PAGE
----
Massive cull of UK deer called for by farmers.

image: Brian Stone

If you come from a country like South Africa or Australia you could be forgiven for being a little perplexed as to why people make such a fuss over the UK’s Autumn & Springwatch TV programmes. There is a lot about birds, seals, badgers, foxes, field mice and of course … deer.  There’s not a lot else to talk about whereas in your countries you’re obviously spoilt for choice.

Well, in walks the so-called Deer Intiative. This is a thinly disguised grouping of hunting organisers, farmers and venison/game entrepreneurs. They have been on the radio this week proposing a 20% cull of the UK deer population. That population is estimated at 2 million. Hmm, so they would like to see 400,000 taken out.

Farmers are complaining that their crops are being ‘raided’. Holes made by deer in their fields are upsetting them. About 10 people a year are killed when involved in a road accident with a deer crossing a road.

Never fear The Deer Initiative has an ingenious solution; make money from hunting sportsmen paying top dollar to shoot the deer, then sell the venison locally and to markets overseas. That’s alright then.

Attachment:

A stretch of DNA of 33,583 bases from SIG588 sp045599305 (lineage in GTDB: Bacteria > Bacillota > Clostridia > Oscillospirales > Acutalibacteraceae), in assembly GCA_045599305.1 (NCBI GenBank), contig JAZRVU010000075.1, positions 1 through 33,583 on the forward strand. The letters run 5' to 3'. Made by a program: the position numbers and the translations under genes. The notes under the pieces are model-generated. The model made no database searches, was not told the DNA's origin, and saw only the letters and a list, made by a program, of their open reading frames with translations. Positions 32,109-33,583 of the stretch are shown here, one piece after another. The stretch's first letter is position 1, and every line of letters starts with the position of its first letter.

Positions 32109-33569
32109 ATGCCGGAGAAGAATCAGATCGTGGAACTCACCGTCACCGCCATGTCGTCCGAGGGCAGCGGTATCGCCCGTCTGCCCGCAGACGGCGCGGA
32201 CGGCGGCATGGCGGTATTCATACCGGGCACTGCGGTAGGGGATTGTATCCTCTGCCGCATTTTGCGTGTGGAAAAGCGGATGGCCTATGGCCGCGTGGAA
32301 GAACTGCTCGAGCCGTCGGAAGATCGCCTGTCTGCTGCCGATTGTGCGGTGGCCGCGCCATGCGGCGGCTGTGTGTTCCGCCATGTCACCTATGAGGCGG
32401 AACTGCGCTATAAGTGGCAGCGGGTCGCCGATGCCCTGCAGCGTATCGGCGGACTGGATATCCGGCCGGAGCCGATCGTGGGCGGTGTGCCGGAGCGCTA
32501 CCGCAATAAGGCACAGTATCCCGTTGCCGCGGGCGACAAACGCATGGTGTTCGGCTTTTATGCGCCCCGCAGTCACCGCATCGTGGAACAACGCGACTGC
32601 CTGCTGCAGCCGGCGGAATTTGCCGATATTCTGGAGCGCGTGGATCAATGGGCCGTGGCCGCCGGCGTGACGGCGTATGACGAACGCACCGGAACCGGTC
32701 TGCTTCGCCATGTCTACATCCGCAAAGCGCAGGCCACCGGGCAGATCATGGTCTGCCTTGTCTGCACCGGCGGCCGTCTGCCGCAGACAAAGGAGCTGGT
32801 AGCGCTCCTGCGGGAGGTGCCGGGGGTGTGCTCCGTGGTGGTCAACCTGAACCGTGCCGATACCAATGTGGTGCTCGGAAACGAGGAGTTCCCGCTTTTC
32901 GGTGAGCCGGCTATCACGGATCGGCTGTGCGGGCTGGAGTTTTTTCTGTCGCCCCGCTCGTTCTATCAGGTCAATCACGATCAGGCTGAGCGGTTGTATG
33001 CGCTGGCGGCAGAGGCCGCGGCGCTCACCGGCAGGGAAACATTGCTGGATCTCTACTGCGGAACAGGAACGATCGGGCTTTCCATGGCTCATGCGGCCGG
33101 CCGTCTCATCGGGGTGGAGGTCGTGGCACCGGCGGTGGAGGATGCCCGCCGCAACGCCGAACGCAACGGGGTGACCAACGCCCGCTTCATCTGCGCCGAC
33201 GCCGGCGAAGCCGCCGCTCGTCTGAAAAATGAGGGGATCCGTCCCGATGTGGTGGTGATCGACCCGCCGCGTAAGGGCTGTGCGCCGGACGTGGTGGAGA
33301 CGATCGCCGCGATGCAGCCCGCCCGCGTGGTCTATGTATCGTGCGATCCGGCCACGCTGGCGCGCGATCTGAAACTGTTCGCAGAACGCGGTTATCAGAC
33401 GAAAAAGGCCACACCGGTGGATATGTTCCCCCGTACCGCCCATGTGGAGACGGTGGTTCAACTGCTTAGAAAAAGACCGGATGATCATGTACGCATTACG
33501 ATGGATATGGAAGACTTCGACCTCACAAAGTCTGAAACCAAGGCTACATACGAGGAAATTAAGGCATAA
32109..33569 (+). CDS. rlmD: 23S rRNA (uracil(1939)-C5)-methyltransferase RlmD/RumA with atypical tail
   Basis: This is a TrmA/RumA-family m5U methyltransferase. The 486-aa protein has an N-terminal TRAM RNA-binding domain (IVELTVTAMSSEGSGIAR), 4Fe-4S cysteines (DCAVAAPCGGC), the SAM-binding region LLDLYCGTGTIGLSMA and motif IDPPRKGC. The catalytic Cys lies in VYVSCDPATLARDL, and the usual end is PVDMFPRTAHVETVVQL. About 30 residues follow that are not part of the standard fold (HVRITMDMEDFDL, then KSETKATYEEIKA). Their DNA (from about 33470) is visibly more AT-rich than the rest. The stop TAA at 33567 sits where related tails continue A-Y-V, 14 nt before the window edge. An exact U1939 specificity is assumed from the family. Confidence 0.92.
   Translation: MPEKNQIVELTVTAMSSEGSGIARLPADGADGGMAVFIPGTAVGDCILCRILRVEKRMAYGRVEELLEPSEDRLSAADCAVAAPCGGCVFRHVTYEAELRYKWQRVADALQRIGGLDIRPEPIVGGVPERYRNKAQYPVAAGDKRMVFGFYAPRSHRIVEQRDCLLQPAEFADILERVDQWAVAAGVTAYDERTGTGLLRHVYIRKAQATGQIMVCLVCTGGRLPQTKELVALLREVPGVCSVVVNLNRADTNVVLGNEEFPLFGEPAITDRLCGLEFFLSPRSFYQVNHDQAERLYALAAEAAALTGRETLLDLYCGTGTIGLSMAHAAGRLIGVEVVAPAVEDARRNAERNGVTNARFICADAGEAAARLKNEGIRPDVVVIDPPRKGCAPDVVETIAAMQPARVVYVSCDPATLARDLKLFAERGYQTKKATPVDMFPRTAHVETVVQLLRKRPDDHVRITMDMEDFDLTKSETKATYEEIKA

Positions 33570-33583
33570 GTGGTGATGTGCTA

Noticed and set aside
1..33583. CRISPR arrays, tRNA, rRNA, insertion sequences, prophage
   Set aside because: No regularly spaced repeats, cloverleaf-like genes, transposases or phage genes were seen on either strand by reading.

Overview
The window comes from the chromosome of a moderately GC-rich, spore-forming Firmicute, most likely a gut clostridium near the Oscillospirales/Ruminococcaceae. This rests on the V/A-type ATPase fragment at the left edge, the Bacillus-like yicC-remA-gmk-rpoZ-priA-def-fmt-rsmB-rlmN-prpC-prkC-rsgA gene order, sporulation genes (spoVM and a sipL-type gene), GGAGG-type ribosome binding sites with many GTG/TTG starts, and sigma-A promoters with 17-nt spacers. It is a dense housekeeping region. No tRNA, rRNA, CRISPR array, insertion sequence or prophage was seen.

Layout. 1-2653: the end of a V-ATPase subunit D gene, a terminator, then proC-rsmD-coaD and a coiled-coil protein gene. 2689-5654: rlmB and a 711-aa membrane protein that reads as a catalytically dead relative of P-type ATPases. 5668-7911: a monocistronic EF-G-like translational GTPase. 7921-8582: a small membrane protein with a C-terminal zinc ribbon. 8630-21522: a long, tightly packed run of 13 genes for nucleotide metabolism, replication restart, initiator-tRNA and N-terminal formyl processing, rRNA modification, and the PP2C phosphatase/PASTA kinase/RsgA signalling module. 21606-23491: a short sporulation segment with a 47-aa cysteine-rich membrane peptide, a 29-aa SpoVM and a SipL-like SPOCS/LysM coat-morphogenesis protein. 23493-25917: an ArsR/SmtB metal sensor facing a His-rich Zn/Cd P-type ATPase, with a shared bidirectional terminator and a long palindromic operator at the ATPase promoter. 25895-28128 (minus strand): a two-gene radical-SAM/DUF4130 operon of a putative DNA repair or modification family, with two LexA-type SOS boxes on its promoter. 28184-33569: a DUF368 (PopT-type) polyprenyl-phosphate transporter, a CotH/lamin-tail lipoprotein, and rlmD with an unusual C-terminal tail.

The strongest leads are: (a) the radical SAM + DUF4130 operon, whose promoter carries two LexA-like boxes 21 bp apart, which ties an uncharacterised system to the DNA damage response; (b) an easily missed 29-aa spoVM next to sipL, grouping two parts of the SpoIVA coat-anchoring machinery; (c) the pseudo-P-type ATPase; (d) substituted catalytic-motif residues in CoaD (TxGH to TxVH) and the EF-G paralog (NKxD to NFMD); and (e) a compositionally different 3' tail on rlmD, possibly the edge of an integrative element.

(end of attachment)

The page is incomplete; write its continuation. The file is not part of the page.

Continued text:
Maybe a seal initiative will soon be set up to replicate the idea. Soon there will be nothing to shoot … on film for Springwatch.

This entry was posted in Business, Food & Agriculture, Nature & Conservation, Sport, Sustainablity, UK, Wildlife and tagged , . Bookmark the permalink.

7 Responses to Massive cull of UK deer called for by farmers.

  1. the Grit says:

    Hi y’all,

    It’s always a problem to keep wildlife populations under control when their natural predators have been removed from the picture. This problem becomes even more challenging when pressure from growing human populations is added to the equation. Our law makers struggle with it every year or three in this area, where urban sprawl in butting up against agricultural areas, and even though there is still plenty of surrounding land where to which the wildlife can flee, balancing hunting and wildlife preservation is still a major struggle. Given the small area y’all have available, I think you deserve a round of applause for having any deer, or other large wild animals, left at all.